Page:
Student Peter Bull spent a week with Dorset and Somerset Air Ambulance to find out whether a pilot’s life was for him.

It’s one thing to dream about what you most want to do for a career, but it’s something else when you get the chance to follow that dream! I couldn’t be more grateful to everyone at Dorset and Somerset Air Ambulance, who not only provided me with experience, but the motivation to follow my dream and enhance my understanding of such an amazing Charity! 

I am 17 years old and currently studying A-levels in Mathematics, Physics and Economics ready for the big step up into the real world. Living just outside of Plymouth, I love to get out and about doing whatever I can, be it mountain biking, running or sailing, and I have been working part-time as a Sail and Kayak Instructor for around a year.

I have always had an interest in flying, so it didn’t come as a surprise to my family and friends when I decided I wanted to follow a career as a pilot, either via the military or by gaining a civilian licence. Most courses across the country advise you to find a work experience placement that relates to what you are looking to do in the future. Most of those I approached were unable to help me due to restricted access to airfields, however, I was over the moon when I contacted Dorset and Somerset Air Ambulance and they were able to accommodate me for one week.

I would spend my time both at their Head Office, located in Wellington, and their airbase, located at Henstridge airfield. I packed my bags and headed up there on some of the most complicated roads I have ever had to navigate!

Upon arrival at HQ I was shown around and introduced to the small Charity Team. Julie and Alana explained everyone’s roles. I spent time understanding the different income streams and more importantly, where the income is spent, enabling this life-saving service to keep running. It was so inspiring to see the vast range of fundraising activities that take place across the two counties and

it was made apparent that without these voluntary donations, funding such an essential service would simply not be possible. I also spent time looking at the numerous events put on by local people and the amount of support that the Charity gives to each of them.

Then came the day I’d been waiting for: time to visit the airbase. Within minutes of my arrival, the crew were called out on a job; they had literally just got back from another and were deployed again. It was clear straight away that they had a demanding job, but a job I couldn’t help thinking would be a dream worth following.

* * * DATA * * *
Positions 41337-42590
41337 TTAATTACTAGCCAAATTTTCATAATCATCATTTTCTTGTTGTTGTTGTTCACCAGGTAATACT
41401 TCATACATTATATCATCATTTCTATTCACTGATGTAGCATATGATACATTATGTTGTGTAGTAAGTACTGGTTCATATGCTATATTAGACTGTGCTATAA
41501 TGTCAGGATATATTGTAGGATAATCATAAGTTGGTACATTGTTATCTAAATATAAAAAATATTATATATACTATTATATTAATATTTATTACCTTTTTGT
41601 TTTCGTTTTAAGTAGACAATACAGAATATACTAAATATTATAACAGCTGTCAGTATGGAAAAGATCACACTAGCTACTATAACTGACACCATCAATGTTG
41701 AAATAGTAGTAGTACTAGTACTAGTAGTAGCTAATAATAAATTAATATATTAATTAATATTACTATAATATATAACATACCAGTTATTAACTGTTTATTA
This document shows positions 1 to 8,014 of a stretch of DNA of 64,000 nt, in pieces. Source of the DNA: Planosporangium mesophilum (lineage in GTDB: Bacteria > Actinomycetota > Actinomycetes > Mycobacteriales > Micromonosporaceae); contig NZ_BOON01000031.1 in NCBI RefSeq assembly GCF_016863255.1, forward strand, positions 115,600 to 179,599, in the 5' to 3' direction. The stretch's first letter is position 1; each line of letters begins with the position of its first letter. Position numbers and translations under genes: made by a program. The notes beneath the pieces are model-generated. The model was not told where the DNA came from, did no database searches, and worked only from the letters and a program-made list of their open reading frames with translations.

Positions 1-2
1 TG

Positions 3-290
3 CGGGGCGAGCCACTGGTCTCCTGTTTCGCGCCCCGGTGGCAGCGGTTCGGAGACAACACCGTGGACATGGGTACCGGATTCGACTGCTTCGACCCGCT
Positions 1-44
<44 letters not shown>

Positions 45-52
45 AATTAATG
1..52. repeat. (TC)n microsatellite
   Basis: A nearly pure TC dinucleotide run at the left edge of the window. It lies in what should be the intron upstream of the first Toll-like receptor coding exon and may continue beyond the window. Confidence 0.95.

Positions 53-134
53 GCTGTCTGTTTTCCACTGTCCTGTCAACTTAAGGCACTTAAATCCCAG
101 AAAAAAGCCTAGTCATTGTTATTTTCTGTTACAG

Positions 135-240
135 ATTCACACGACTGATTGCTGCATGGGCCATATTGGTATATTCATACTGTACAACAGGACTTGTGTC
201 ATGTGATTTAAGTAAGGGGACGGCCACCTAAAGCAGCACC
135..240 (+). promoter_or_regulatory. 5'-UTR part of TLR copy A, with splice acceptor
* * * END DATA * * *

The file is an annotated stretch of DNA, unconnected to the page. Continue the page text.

Already buzzing from the departing helicopter, I was taken on a tour around the base. This included the hangar, new clinical training room, operations room and restrooms. Pilot Max Hoskins then gave me the chance to look around the aircraft. Max explained his background as a civilian pilot and we talked about his flying career. It was a conversation which couldn’t be more relevant to me, as I need to decide on which route I should take and I am very grateful to Max for sharing his experience and advice with me.

As if that wasn’t enough, Lara then invited me to join an induction day for the RNLI Lifeguards, who were visiting the crew as part of their Outreach Programme. Watching the Clinical Team demonstrate different procedures gave me a great sense of what it all comes down to: saving patient’s lives.

During my week, I was fortunate to have a second day at the airbase and meet more members of the Clinical and Aviation Team. Jo Walker kindly escorted me around and introduced me to the crew working that day. As it happens, at the time they were running through their handover briefing and said that I could listen in. This gave me a real insight into the everyday routine for the crew. Pilot Dan Kitteridge talked me through some of the aircraft controls and the start-up process before answering some of my questions on his life as a pilot, his past training and his career. A very big thank you to Dan for all his time, it was awesome!

Finally, it was great to be able to chat with Bill Sivewright, CEO, about his incredible experiences and flying career. It was so interesting to hear how he still uses those experiences to this very day. It is a conversation I will always remember.

I’d like to thank everyone at Dorset and Somerset Air Ambulance for not only giving me a real insight into how the Charity is run, but for also giving me a thoroughly enjoyable and priceless experience, which has motivated me to another level. It is certainly an experience I will remember forever!